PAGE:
Re: [LEAPSECS] Monsters from the id

From: Rob Seaman <seaman_at_noao.edu>
Date: Thu, 12 Jan 2006 23:29:28 -0700

On Jan 12, 2006, at 10:07 PM, John Cowan wrote:

> If local 0000 is the middle of the night, the practical
> requirements of legal time are pretty much satisfied.

And the point I'm making is that you can't shift timezones at will to
accomplish this without creating seams in legally realized time.
Just making the dark "stay put" would result in ambiguous
timekeeping. Daylight saving time layered on solar locked standard
time is a different thing from attempting to use an overtly similar
mechanism to compensate for the misappropriate substitution of
interval time for solar time.

> There will be no catastrophic collapse, just a gradual local
> adjustment as needed.

What starts out as "gradual" (also known as "ignored completely")
will end in the same familiar quadratic rush. Nothing about your
notion mitigates this.

>> It may not sound like it, but I am willing to be convinced otherwise
>> - but you'll have to do a lot better than rivaling the scant length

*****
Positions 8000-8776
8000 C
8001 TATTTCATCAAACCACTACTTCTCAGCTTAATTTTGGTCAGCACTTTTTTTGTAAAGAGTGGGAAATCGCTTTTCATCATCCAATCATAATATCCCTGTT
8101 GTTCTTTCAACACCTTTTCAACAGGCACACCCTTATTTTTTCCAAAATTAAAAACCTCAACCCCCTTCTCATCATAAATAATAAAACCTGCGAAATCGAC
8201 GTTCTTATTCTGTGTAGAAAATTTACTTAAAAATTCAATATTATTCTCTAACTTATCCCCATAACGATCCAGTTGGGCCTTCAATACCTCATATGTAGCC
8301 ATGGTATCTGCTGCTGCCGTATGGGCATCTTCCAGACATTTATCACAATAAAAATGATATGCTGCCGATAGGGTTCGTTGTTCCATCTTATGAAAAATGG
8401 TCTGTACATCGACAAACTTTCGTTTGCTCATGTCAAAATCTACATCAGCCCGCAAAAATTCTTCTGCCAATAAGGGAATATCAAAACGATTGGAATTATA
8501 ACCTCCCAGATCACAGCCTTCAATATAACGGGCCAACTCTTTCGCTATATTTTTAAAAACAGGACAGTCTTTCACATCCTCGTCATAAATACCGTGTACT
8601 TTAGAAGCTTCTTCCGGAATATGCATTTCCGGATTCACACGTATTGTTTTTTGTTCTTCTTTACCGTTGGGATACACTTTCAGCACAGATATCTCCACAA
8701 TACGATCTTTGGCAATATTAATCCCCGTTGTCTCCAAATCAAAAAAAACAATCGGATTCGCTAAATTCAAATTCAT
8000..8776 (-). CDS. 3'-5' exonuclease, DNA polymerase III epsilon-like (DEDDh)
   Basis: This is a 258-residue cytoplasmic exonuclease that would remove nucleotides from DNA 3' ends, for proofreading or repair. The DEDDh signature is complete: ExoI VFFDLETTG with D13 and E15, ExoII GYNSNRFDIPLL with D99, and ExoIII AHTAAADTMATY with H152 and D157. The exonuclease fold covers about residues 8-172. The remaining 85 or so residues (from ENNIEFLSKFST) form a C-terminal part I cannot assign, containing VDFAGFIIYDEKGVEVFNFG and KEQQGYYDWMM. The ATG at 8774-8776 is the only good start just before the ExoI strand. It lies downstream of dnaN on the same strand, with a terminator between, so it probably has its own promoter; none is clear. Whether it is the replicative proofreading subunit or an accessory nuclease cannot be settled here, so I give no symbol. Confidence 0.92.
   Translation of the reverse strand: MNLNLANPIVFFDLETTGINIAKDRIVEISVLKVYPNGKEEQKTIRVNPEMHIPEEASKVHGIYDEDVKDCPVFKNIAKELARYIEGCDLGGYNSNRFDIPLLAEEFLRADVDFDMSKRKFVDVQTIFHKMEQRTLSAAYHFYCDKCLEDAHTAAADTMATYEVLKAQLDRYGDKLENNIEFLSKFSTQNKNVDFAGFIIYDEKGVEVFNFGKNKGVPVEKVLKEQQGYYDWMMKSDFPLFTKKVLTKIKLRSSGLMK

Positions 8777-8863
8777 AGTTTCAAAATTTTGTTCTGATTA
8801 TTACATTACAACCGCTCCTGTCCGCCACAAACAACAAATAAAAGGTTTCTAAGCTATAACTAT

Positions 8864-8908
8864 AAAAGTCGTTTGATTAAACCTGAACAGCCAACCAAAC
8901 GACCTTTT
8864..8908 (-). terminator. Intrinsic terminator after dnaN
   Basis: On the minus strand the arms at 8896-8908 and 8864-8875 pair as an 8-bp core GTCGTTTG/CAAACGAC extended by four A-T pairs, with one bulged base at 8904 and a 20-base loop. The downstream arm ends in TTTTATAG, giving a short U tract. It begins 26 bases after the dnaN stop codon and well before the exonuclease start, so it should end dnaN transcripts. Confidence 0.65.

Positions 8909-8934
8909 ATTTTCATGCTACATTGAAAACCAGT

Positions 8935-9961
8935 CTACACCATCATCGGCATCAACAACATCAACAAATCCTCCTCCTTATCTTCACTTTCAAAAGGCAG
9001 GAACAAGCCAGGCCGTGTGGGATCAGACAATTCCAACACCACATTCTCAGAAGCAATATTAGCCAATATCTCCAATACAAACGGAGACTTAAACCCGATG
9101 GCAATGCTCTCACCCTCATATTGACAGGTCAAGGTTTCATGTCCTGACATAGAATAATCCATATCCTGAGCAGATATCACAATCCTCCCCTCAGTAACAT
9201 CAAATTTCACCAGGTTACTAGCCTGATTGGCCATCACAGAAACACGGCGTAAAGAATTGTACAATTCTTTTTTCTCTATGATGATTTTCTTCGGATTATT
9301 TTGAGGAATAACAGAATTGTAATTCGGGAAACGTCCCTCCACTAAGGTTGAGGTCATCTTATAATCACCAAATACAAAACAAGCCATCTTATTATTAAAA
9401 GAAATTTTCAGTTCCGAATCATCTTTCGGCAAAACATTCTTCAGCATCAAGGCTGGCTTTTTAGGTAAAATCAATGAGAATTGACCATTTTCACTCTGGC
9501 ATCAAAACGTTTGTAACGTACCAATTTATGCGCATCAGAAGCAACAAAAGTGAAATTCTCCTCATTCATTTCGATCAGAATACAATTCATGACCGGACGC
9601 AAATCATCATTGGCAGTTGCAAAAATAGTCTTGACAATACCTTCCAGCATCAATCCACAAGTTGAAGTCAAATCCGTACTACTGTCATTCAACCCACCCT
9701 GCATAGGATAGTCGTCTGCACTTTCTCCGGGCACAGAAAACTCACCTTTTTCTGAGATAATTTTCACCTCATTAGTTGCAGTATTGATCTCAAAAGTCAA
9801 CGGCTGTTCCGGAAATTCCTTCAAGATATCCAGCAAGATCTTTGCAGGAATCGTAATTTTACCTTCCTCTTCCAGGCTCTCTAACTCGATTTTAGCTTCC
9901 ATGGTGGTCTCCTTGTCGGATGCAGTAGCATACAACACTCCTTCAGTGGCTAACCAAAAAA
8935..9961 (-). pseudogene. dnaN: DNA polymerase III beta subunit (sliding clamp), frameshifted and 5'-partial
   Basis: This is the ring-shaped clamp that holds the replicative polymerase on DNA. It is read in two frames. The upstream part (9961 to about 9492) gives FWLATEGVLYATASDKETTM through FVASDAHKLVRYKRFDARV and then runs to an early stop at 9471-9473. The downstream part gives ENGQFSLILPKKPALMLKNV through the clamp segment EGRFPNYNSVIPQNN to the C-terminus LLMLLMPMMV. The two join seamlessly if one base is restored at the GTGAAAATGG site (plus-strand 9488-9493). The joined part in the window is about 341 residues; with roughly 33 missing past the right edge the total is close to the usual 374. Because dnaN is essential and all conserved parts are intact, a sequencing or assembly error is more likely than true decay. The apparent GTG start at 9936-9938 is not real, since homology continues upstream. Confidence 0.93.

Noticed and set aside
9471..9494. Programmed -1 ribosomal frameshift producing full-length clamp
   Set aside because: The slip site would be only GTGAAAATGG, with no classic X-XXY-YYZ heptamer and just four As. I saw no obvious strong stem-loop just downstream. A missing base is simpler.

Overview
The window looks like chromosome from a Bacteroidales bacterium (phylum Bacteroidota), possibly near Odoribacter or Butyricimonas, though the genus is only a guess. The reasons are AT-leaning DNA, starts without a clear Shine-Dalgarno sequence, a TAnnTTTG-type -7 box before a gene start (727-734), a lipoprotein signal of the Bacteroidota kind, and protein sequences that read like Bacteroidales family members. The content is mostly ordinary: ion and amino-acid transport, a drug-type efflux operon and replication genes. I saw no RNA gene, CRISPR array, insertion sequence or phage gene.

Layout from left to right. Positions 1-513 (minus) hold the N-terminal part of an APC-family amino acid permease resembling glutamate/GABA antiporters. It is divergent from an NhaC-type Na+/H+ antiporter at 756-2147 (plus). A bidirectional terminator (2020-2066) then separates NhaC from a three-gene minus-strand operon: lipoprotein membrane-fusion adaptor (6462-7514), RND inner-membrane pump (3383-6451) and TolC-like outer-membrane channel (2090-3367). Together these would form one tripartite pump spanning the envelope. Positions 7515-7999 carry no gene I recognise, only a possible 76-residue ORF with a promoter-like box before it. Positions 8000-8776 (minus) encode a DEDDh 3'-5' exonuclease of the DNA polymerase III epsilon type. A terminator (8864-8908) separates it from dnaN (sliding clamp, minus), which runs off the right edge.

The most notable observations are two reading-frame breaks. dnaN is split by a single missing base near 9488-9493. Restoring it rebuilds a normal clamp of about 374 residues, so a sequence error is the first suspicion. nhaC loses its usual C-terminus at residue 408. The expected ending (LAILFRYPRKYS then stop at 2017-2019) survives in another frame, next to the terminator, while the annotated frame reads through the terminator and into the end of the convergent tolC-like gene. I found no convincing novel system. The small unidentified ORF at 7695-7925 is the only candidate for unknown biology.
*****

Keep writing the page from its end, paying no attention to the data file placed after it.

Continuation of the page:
>> of the ITU proposal. How about a detailed scenario of exactly how
>> you see this working for a couple of neighboring but distinct local
>> timezones? What is the precise mechanism that might be used?
>
> A sovereign country will notice that there is too much discrepancy
> between solar time and legal time to be comfortable: perhaps kids are
> waiting for school buses in the dark, as happened in the U.S. in 1974.
> The country will then adjust its legal time, perhaps in coordination
> with its neighbors, perhaps not.

That's 54 words (counting "U.S." as two) versus 138 (not expanding
acronyms) for the ITU proposal. You and PHK can do better. How
about the broad outline of a complete (if informal) proposal covering
all the issues that have been raised?

>> Rather, civilian users deserve as good or better a timescale as the
>> technical users (who ultimately can take care of themselves).
>
> Good for what? (This is not a rhetorical question.)

Let's start a list of uses of civil timekeeping! Folks are
encouraged to add to the list:

1) provide a system for uniquely sequencing historical events
2) allow events in distant lands to be compared for simultaneity
3) avoid disputes over contractual obligations
4) minimize the potential for political disagreements
5) satisfy religious requirements
6) keep it dark near 00:00 and light near 12:00
7) support educational goals ("Yes Virginia, the universe actually
makes sense.")
8) allow coal miners to aspire to be amateur astronomers
9) permit the construction of sundials - public clocks with no moving
parts
10) tie an individual's first breathe on her first day to her last
breathe on her last day

I fear Im afraid were dreadfully lost Im afraid!

Rob Seaman (for Rudolph Yaber)
NOAO
Received on Thu Jan 12 2006 - 22:29:51 PST

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